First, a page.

Continuing with our coverage from Outdoor Retailer Summer Market, brings us to Smith Optics. These guys have been making killer sunglasses and goggles for years and recently entered the helmet market with a great lineup of functional, stylish and durable snow helmets. Those who remember about 5-6 years ago, Smith used to make ski poles–freaking awesome ski poles, I might add. Well, I still use their poles and am already sold on their Slider technology, so I’m interested to see how the Interlock system works and how well their helmets breathe and function on-snow.
Smith now offers a full line of integrated sunglasses, goggles and helmets for skiing and snowboarding and a full lineup of moto goggles. Their technology and style always leads the pack. Here are a few of the top items to look for this fall and winter.
Smith Interlock Trace Sunglasses
In an effort to build on the super-successful Slider series, Smith is now changing the game in interchangeable sunglass lenses. As the pioneer in the marketplace, Smith seems not to be content with their current, proven technology and are paving a new road. Interlock claims to be the re-invention of interchange lens technology and from the looks of things, I say “amen.” The Interlock demo really spells out how these glasses work and just how easy it is to change the lenses.
A straight in and out with the lens after a quick twist of the sunglass arms is a much easier lens change. Looking at the lenses of my Slider Pivot’s yields circular scratches from sliding the lenses in and out of the frames. On the surface, the Interlock technology looks to improve on that by eliminating the twisting action found in some of the Slider models.
For more information, check out our complete review of the Smith Trace Interlock sunglasses. The MSRP on these babies is $139.
Smith Phenom Goggles
I’ve got several pair of the tried-and-true Smith Cascade goggles in my closet. They are great to have around when anyone needs to borrow a pair of helmet-compatible and functional goggles. Stemming from those old Smith Cascade goggles is an entire lineup of functional and truly helmet-compatible goggles. Looking at the Smith Phenom goggles, they look like what the 10-year evolution of the Cascade should be with smoother lines, reefined looks, articulating outrigger pivots for extra helmet compatibility (a.k.a. hinged strap), a sweet spherical lens with Vaporator venting technology and a Porex filter.
The Phenom goggles come with a sturdy zipper case and soft sleeve to boot. Out of the box, the Phenom looks to be some of the sweetest goggles on the market today… hopefully they can stay fog-free this winter during a deep powder day at Alta and on backcountry tours when I’m sweating like a wrestler before weigh-in. Look for a review of the Phenom goggles this winter. These are retail priced at $130.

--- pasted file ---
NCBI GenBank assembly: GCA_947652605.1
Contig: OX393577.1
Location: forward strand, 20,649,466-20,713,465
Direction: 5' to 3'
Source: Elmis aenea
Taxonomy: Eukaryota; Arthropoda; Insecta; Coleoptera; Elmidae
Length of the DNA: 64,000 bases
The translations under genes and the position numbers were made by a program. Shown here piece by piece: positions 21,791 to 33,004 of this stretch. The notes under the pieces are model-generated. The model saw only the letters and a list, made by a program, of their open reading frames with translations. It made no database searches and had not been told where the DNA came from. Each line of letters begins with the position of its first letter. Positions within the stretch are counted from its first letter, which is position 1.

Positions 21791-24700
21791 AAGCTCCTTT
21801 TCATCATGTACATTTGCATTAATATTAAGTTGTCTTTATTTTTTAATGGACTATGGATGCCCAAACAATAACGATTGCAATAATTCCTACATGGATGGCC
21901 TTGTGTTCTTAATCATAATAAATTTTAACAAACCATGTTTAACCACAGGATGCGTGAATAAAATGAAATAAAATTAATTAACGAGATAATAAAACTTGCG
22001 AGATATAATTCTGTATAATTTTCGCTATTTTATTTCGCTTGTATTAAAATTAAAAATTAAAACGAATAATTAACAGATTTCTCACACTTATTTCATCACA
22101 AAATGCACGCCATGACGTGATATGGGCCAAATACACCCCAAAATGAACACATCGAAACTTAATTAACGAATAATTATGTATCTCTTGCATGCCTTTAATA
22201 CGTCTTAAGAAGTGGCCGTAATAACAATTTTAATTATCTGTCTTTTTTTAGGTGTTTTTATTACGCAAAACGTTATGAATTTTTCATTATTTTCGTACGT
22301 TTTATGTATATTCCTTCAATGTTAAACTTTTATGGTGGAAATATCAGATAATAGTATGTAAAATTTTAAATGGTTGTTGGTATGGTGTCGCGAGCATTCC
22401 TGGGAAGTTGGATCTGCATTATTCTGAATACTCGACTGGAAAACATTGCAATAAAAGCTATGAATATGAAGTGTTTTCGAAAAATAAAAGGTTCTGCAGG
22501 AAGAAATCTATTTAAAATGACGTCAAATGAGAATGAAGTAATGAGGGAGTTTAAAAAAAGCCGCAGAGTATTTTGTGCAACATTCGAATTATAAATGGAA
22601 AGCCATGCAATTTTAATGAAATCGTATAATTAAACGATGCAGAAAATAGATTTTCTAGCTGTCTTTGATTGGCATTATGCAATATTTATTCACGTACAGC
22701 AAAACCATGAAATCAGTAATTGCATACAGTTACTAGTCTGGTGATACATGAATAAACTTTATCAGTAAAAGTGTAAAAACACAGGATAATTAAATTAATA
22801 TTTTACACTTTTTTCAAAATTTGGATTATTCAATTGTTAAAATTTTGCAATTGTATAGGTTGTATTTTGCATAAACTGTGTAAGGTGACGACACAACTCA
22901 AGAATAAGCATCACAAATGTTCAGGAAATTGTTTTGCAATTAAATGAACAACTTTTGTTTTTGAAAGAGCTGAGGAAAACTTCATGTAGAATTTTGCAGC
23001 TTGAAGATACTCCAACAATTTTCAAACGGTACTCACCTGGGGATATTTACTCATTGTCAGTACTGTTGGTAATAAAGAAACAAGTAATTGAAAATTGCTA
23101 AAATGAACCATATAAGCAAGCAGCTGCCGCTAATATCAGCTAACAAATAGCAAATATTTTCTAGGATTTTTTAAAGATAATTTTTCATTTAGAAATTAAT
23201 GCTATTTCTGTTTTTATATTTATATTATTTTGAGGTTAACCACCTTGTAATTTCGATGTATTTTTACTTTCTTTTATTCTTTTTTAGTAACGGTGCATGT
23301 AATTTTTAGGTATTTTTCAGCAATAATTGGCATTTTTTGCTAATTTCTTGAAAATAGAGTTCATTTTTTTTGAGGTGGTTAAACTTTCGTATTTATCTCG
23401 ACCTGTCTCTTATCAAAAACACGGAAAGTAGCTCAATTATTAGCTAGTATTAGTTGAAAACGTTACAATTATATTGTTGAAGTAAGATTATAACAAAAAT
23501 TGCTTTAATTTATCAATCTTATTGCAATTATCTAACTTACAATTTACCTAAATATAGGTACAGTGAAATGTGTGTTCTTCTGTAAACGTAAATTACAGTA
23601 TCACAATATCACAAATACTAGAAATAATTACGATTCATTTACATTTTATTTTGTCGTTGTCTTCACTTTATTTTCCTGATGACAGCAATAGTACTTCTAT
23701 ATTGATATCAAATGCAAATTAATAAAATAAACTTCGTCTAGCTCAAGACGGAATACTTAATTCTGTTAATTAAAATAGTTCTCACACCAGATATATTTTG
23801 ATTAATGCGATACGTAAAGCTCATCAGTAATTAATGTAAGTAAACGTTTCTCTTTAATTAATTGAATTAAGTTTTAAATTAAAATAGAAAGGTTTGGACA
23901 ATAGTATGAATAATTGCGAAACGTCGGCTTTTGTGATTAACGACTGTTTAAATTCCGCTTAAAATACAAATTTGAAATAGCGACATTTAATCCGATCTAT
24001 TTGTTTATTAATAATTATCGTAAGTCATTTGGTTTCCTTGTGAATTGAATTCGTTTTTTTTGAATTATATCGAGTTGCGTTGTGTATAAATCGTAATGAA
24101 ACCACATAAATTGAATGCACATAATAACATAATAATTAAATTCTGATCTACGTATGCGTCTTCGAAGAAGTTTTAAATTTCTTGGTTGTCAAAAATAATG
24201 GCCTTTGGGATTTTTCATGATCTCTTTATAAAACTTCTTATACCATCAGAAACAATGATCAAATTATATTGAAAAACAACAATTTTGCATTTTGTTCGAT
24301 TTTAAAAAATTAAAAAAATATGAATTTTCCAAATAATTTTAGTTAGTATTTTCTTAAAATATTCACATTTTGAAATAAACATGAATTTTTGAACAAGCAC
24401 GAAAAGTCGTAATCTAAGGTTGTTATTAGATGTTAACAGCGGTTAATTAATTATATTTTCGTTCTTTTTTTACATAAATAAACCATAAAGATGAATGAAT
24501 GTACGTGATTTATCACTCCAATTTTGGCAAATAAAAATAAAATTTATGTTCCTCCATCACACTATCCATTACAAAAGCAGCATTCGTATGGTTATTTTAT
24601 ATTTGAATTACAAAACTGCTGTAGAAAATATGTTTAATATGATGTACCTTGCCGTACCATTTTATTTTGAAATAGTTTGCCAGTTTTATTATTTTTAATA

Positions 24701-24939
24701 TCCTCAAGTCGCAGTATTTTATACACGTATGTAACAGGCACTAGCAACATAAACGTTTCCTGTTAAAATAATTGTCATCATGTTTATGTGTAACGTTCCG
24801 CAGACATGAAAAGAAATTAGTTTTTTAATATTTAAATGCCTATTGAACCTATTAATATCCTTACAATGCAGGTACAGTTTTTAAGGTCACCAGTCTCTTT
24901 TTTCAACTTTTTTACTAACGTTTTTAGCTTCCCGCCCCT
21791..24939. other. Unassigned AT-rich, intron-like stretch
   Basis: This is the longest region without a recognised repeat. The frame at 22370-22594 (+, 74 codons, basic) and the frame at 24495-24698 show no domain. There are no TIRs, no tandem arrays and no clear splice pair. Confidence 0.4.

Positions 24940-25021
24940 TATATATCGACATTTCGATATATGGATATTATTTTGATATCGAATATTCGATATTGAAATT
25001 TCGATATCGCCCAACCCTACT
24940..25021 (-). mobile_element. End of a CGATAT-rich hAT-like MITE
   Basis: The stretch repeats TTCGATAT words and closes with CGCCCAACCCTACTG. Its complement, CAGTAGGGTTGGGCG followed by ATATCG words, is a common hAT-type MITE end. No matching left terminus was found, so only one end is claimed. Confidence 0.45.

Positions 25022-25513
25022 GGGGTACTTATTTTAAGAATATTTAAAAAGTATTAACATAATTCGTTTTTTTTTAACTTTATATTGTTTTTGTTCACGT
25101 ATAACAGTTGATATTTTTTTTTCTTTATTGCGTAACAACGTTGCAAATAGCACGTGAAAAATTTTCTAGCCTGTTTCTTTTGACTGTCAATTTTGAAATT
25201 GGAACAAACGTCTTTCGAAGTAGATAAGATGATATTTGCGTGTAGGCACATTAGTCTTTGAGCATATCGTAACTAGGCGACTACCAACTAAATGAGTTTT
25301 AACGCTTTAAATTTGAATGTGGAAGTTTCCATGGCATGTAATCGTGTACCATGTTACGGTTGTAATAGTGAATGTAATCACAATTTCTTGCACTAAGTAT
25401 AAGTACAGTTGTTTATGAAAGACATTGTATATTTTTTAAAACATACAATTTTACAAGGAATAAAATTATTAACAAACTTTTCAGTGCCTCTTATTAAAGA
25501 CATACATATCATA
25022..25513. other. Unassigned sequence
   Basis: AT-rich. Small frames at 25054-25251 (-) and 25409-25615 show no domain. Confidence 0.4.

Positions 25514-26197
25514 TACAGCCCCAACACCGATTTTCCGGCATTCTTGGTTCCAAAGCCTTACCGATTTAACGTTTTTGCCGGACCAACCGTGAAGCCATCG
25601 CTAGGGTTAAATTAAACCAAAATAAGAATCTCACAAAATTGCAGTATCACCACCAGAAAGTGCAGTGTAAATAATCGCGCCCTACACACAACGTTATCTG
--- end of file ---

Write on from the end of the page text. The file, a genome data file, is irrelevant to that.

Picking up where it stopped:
Smith Variant Brim Helmet
If you’ve ever tried to match up the right goggles with the right helmet, you know how frustrating it can be. Sometimes you’ve got a wind gap right on your forehead because the top of the goggle and the brim of the helmet don’t match up correctly. Other times, the non-hinged goggles simply don’t fit when stretched around your lid, leaving you with dual air gaps on either side of your eyes. Neither of these scenarios bode well for a fog-free and comfortable day on the slopes. Realizing this, Smith jumped into the helmet market with a distinct advantage over the competition–they were also the industry-leader in goggles. When Smith says their goggles are helmet compatible, they’re not kidding. Of course they’d love for you to match their goggles and helmets together 100% of the time, the reality is that it won’t always happen that way, so their goggles will fit with most any helmet better than any other goggle on the market.
Now back to the Variant helmet… this thing simply looks awesome. The outer shell looks and feels more solid and much more durable than many other helmets on the market today. None of the noggin-protecting, but easily damaged foam is visible and the whole package looks years ahead of other helmets on the market. As one who sweats his fair share on the slopes, the dual sliding AirEvac vents open 16 vents to provide proper airflow with the goggles and ventilation for your noggin. The jockey-like brim on the helmet just adds to the package and provides a little extra glare and snow protection. I’m interested to see how all these vents and airflow works under the less-than-optimal conditions in the backcountry. Look for a review of the Variant Brim helmet this winter. $150 isn’t cheap for a lid, but your brain is priceless, isn’t it?